You might want to call it “self-sabotage.”

Penmonkeys, Like Honey Badgers, Don’t Give A Shit

Three words. Practice them with me now: “I don’t care.”

Or, even better: “It’s all good.”

Bad review? Hard rejection? Someone tells you your “dream” of being a writer is bullshit? Mean person on the Internet? Self-doubt? Plague of uncertainty nibbling at your brain-stem like a passel of vampire hamsters? Fear of failure? Fear of success? Is your idea original? Will your book get published? What will the cover look like? Will anybody read it? Are you just a fraud? When will they discover you? When will they see that you’re just wearing the costume of a writer?

Fuck it! Fuck all of it. Fuck it all right in the galactic dickhole.

No, I don’t know what a galactic dickhole is. I’ve been drinking. Just, shhh. Shhhh.

Find clarity in what you do. Remove noise and zero in on pure signal. All that matters is what you do. Put differently: don’t care so much. I know that runs counter to what you think, which is to care deeply, care strongly, care without reservation or reason. Note that I’m not saying to lose your passion, but eventually you need to throw up your hands (er, not puke them up because, ew — why did you eat your hands?) and say, “Fuck it.” You should care only about the thing that you’re doing, which is writing the perfect novel, script, manifesto, whatever. Any outside noise? Shut it out. At least until you finish.

Penmonkeys Do Not Find Better Things To Do

You always have the option to do something other than write. Clean your office. Run some errands. Walk the dog. See a movie. Hang out on Twitter. Digest porn. Sacrifice albino mammals to dark gods.

Life presents you with an endless menu of options. Writing is merely one choice amongst an infinity.

And penmonkeys make that choice every time.

Penmonkeys Know Their Craft

Being a writer actually features two primary tiers of craft (with lots of niggling little sub-tiers and micro-strata): writing, and storytelling. Storytelling is the larger scope, the idea of conveying a narrative and making it count. Writing is the smaller, more technical craft: you must find a way to convey the story you hope to tell. You need both of these skills.

My father was a great storyteller. And yet, I have a strong feeling he wasn’t a capable writer. Now, to be clear, he didn’t need to be: he was an engineer, a plant facilities manager, a gunsmith, at no point did he need to sit down and be a writer. Meaning, he didn’t want to be a penmonkey.

You do. So learn how to write. And learn how to tell stories.

And keep learning, too. You don’t stop just because you’ve written one thing. This isn’t a simple discipline. It doesn’t have easy margins. Penmonkeys always have more they can learn.

But Also, Penmonkeys Have Permission To Suck

You are not born a writer. Penmonkeys are made. Challenged by and forged within the fires of their own self-doubt, and pickled in a brine of gin, vinegar, salt, bourbon, and straight-up word sauce.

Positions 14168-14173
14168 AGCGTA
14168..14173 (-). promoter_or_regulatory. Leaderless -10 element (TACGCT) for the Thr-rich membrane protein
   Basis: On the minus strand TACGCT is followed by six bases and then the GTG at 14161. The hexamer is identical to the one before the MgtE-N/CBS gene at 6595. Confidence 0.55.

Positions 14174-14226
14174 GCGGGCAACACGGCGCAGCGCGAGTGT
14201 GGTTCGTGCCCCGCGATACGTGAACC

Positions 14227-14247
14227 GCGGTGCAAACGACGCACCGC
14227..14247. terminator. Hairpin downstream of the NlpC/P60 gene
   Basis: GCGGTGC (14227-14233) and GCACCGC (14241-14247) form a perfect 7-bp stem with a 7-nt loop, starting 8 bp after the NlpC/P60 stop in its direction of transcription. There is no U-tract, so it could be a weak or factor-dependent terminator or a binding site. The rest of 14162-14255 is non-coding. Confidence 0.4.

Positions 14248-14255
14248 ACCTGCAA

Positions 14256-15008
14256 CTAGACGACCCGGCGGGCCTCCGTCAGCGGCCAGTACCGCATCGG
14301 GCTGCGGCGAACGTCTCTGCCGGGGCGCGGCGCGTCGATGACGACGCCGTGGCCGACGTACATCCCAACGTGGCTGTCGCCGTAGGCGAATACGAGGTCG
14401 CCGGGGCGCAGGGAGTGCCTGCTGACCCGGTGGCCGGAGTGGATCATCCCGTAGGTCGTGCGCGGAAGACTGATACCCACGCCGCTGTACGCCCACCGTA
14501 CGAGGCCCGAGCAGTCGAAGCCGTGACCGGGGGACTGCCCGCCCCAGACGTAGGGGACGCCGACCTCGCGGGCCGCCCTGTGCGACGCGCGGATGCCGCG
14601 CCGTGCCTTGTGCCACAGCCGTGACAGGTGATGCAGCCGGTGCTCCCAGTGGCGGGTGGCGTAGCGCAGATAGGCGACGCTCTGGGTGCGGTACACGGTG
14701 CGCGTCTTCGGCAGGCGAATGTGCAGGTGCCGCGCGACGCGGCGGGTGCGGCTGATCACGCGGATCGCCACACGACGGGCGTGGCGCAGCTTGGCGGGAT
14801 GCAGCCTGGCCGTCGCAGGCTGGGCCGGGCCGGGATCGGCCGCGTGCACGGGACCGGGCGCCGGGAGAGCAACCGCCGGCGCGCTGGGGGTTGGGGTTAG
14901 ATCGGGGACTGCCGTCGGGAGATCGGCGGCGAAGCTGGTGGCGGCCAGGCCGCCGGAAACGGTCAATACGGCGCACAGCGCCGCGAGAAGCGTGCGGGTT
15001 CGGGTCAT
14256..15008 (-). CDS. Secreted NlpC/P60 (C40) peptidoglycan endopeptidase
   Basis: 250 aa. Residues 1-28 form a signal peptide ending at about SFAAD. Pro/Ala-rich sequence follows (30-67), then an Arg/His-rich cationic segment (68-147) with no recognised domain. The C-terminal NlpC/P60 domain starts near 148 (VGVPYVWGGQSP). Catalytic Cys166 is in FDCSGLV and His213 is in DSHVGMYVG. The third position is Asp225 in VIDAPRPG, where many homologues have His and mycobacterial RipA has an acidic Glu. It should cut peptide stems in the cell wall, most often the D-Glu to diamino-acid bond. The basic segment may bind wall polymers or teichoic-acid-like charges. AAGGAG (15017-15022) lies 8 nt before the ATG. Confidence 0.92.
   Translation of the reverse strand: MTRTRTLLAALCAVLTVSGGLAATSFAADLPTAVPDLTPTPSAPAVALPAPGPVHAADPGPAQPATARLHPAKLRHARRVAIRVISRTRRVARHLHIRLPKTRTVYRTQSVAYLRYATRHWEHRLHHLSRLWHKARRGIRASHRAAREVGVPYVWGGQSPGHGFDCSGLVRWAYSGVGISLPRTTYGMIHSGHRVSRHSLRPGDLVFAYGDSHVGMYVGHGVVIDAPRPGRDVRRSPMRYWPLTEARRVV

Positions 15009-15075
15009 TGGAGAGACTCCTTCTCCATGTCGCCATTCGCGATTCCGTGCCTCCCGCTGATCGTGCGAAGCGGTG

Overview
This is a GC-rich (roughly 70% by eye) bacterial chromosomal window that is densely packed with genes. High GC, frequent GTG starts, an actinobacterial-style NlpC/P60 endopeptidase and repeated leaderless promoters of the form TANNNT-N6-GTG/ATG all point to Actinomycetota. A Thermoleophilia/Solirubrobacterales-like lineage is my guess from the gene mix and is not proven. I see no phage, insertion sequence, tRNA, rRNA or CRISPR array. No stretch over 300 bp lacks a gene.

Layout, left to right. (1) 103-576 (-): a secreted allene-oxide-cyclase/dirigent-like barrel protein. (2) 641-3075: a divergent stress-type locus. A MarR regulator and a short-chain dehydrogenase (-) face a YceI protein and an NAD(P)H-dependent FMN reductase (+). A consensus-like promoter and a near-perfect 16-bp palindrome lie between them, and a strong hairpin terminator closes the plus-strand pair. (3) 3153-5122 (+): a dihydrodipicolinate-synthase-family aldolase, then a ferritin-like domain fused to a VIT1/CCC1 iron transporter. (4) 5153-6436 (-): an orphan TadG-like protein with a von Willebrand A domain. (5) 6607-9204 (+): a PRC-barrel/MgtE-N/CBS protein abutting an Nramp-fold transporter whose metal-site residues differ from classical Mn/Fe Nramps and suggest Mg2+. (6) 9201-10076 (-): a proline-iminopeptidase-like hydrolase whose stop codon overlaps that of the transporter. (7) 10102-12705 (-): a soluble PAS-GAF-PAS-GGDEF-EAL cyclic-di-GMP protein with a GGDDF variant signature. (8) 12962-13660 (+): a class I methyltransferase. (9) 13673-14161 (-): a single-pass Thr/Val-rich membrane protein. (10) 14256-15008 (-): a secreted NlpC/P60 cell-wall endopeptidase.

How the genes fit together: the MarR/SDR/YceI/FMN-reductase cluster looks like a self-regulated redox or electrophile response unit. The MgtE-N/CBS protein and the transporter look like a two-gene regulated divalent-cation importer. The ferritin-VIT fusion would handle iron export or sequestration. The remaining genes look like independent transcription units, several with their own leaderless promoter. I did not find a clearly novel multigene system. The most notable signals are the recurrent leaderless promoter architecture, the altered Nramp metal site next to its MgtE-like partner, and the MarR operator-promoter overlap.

(For the record, word sauce is actually just steak sauce. Don’t tell anybody.)

Sometimes, what you do isn’t going to be great. Don’t get mopey. Don’t succumb to the Penmonkey Blues. You need to leave yourself that margin-of-error, that force field of occasional suckitude. Not everything you do is going to have that new car, new baby smell. Some of what you do is going to smell like the ruptured bile-sac of a sick possum. Penmonkeys don’t let this get them down. They move on. They fix what they fucked up or they write something new, something better, something that takes the lessons learned and puts them fast into play. Learn this phrase: “That’s okay, I can fix it in post.”

Penmonkeys Write Till It’s Right

You don’t write till it’s “Ehh, shrug, pbbt, poop noise,” you write till it’s right. Too many authors go off half-cocked. They jump in and jump out too fast — “Here’s my completed work!” — and then they submit a “final product” that has the shape and definition of a quivering blob of Ambrosia Salad.

With raisins in it.

With raisins.

Once, while in a bathroom in college, I saw that someone had written on the wall in black marker:


Not bad advice in general, and for penmonkeys, this is good as metaphor. You gotta work the clit till the cookies pop. Work the story until it’s right. Not until it’s done. It’s easy to finish something. It’s hard to finish something and do it well. You need to bring that story to climax. Until it explodes its juices all over your chin, over your cordoruys, over that weird apparatus you’re wearing. Work the clit. Write till it’s right.

Penmonkeys Love To Write, Not To Get Published

This is easy enough: the writer’s goal should be to get published, but the writer’s love should be of writing. Too many writers are in love with the idea of writing-to-be-published and too few are in love with the act of writing. But tried-and-true penmonkeys love the craft, the act, the actual telling-of-stories.

They care about publishing. But they love to be writing.

Penmonkeys Do Work — And Don’t Quit

Penmonkeys work. Penmonkeys don’t fuck around.

Write every day. And finish what you started. And with each day of writing, learn something new about who you are and what you do. Penmonkeys don’t merely talk about writing (though, plainly, they do that quite a lot — I can’t tell you how many times I see writers pooh-pooh on writing advice and then lo and behold they leap to their own blogs to do what now? Offer writing advice). They actually also do the writing.